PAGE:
Marcella LoCastro, CPA/CITP

North Caldwell, N.J., Semi-retired

I always tell people don’t forget your roots. I don’t care how successful you are, how much you’ve accomplished. Don’t forget to give back to people who have helped you along the way.


I was supposed to be a teacher. I was always good at math. My father, Tony LoCastro, owned a milk business. He was a milkman. Starting when I was around 11 years old, I would do his bills for him. He’d give me a dollar, two dollars a week, and I would do his books for him.


My father didn’t graduate high school. He was one of those guys who took care of the family. My mom, Angie LoCastro, got married at 17, finished school and then became a bookkeeper.


My mom forgot to tell me that girls don’t major in math. She always encouraged me to pursue math because it interested me. I took an accounting course and picked up a minor in accounting at Montclair State University and had a professor tell me, “You’re good at this. You should really think about going into public accounting. They are hiring women.” My aunt Jeanne, who was a teacher and my mentor, also felt I would have a better career in public accounting than in teaching.


I found a local firm that would hire me. I started out at $10,400. I’ll never forget that. Teachers at the time were starting at a little over $8,000, so it was a good starting salary. Unfortunately, my dad passed on unexpectedly right before I graduated from college. I used to promise him, “I’m going to graduate. I’m going to get a job, and I’m going to make $200 a week. I’m going to make it.” And that’s what I started out at.


At Montclair State I’m on the Foundation Board and School of Business Board. That’s my way of giving back to the college, because if it wasn’t for their placement office and the professor who encouraged me to get into public accounting, I would never have had the career I did.


I always tell people you have to really love what you do. For whatever reason, I enjoy the IT piece of accounting. In the ’70s or ’80s there were not a lot of men or women who were CPAs and had a technology background. When I worked at ADP part time in college, I got a taste of computer systems. I had an affinity for it. I was lucky I was able to figure out a way to combine math, accounting and technology.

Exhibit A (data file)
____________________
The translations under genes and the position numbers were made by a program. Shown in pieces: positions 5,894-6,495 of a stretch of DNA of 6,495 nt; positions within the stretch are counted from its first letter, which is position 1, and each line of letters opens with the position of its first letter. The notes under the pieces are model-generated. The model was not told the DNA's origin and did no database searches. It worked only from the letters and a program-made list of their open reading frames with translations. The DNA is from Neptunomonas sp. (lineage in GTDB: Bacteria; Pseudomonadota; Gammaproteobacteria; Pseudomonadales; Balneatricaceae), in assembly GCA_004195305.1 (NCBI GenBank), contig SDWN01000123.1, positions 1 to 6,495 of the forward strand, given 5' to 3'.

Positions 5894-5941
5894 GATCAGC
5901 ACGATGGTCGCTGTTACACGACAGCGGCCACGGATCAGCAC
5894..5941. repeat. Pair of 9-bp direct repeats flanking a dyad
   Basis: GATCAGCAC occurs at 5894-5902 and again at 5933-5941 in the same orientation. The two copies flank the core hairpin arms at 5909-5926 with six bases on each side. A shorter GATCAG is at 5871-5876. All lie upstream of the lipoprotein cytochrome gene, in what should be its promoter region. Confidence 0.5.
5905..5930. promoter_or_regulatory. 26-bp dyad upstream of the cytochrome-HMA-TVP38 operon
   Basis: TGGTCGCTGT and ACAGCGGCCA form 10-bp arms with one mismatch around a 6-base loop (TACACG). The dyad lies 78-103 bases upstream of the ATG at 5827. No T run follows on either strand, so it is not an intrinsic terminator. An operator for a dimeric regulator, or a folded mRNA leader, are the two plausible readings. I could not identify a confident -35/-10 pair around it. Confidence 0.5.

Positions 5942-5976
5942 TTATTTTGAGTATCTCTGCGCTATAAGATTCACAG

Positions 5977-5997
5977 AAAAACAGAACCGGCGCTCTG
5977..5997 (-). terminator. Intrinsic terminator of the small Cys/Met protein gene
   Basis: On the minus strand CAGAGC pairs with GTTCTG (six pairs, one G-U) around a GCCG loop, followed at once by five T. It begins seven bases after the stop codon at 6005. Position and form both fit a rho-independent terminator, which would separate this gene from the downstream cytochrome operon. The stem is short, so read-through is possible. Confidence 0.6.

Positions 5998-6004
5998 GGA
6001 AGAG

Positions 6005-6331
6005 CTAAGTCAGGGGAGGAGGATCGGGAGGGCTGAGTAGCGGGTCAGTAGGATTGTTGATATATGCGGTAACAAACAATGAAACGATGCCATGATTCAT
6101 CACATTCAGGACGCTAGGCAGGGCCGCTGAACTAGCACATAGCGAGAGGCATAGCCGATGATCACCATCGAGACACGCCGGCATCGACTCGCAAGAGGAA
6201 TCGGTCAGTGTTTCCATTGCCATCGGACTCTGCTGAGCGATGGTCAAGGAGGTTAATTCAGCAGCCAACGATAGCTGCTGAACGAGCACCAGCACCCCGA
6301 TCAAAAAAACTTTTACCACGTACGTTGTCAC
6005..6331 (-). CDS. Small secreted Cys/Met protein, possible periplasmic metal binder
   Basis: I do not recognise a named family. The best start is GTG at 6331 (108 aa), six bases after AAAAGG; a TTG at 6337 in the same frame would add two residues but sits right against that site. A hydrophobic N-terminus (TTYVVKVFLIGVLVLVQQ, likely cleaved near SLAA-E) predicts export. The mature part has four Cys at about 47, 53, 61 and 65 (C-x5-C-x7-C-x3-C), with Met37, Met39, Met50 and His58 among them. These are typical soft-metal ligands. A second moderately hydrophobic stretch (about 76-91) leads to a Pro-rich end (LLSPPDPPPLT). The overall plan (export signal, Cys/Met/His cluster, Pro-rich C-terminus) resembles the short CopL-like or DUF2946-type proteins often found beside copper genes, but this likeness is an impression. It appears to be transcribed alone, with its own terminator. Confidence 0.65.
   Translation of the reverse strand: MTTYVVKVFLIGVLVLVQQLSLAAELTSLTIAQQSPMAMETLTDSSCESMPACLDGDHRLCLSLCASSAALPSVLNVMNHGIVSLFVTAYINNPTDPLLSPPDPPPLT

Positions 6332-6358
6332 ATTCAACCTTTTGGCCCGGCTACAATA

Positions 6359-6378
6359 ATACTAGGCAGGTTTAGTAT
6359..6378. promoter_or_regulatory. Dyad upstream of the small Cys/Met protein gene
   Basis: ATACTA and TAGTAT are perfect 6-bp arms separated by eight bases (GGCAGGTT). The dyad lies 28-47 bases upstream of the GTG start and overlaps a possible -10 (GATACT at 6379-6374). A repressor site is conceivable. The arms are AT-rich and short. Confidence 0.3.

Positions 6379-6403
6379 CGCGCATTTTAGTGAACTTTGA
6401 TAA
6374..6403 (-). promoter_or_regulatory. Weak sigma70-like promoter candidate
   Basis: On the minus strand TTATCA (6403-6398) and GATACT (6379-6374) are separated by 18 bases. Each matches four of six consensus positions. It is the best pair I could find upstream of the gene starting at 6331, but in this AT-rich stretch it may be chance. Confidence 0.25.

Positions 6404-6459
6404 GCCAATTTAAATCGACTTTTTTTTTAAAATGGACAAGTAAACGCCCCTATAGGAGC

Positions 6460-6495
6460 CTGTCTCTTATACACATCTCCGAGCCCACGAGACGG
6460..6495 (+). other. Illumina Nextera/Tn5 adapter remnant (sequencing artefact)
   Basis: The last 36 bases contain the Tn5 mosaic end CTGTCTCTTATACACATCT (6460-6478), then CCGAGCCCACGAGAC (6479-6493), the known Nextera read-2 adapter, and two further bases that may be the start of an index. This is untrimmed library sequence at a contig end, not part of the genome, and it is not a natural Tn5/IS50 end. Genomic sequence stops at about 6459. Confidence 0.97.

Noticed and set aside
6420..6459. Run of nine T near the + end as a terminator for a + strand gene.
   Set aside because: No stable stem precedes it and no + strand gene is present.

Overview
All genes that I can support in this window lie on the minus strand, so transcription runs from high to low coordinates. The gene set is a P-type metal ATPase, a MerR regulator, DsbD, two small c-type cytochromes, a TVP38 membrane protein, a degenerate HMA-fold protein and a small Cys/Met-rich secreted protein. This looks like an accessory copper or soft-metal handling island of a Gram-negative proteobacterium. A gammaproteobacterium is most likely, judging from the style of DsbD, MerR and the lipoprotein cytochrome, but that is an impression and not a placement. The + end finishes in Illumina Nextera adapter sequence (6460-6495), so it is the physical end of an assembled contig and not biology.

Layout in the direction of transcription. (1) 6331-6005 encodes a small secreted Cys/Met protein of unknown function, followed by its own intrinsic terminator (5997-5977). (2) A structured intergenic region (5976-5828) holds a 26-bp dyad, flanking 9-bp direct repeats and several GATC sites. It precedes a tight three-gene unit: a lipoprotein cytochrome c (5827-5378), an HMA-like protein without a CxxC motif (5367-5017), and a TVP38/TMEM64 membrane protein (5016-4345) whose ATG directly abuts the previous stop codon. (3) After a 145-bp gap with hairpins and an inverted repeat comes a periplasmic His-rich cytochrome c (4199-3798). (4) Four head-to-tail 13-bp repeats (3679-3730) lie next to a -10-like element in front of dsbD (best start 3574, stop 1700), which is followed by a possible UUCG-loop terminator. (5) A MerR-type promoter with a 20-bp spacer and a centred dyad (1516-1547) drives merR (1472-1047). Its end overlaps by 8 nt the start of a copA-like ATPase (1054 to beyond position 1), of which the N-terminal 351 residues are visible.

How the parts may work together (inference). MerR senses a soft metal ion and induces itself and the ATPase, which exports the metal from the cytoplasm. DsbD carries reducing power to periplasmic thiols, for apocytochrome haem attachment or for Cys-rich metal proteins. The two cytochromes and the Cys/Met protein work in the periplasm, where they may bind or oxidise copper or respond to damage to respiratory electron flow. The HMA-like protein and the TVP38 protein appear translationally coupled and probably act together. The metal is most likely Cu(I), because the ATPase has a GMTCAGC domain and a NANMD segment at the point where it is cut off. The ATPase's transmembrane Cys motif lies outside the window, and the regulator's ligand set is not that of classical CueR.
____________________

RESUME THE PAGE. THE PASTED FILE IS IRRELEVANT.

I was the first woman partner at J.H. Cohn in 1985. I worked full time after having each of my three children, working until the day before I gave birth. Back then there were no part-time female partners. You either were full time, or you weren’t going to be a partner.


I was the first female partner for Arthur Andersen in New Jersey in 1994 and Ernst & Young in New Jersey in 1996. I led the local entrepreneurial consulting practices for both firms. I joined Deloitte in 1999. After I left Deloitte, I spent about three years or so in the interim management services space. Now I’m an adviser to the operations business of Alvarez & Marsal’s private equity group. As long as I have the energy and the good health, I won’t fully retire. It’s just my way of staying sharp and staying in the game.


The accounting profession is pretty stressful. My husband, Larry Teitelbaum, is CFO and a partner now in a private equity firm, and I was in the Big Four most of my career. We’ve always liked the water. My husband was certified to dive on a New Jersey Society of CPAs trip in Maui. We like to go to the islands. So for awhile he’d go diving, and I’d be there at the beach. When my son was a teenager, we were at the beach in Turks and Caicos. I was 51. I decided, “I’m not getting any younger.” I decided to just go for it and get certified with my son. He was 16, an age when you think your mom’s not cool anymore. That was a pretty cool thing to do. I got my AARP card and my certification at about the same time. I’ve done over 50 dives. We’ve been to some of the best dive spots in the world. It’s very relaxing, very soothing. You know how you look at aquariums and see pretty fish, and it makes you relax? That’s what this is like, but it’s more up close and personal. It’s a good release.


—As told to Kim Nilsen,, the JofA’s editorial director.



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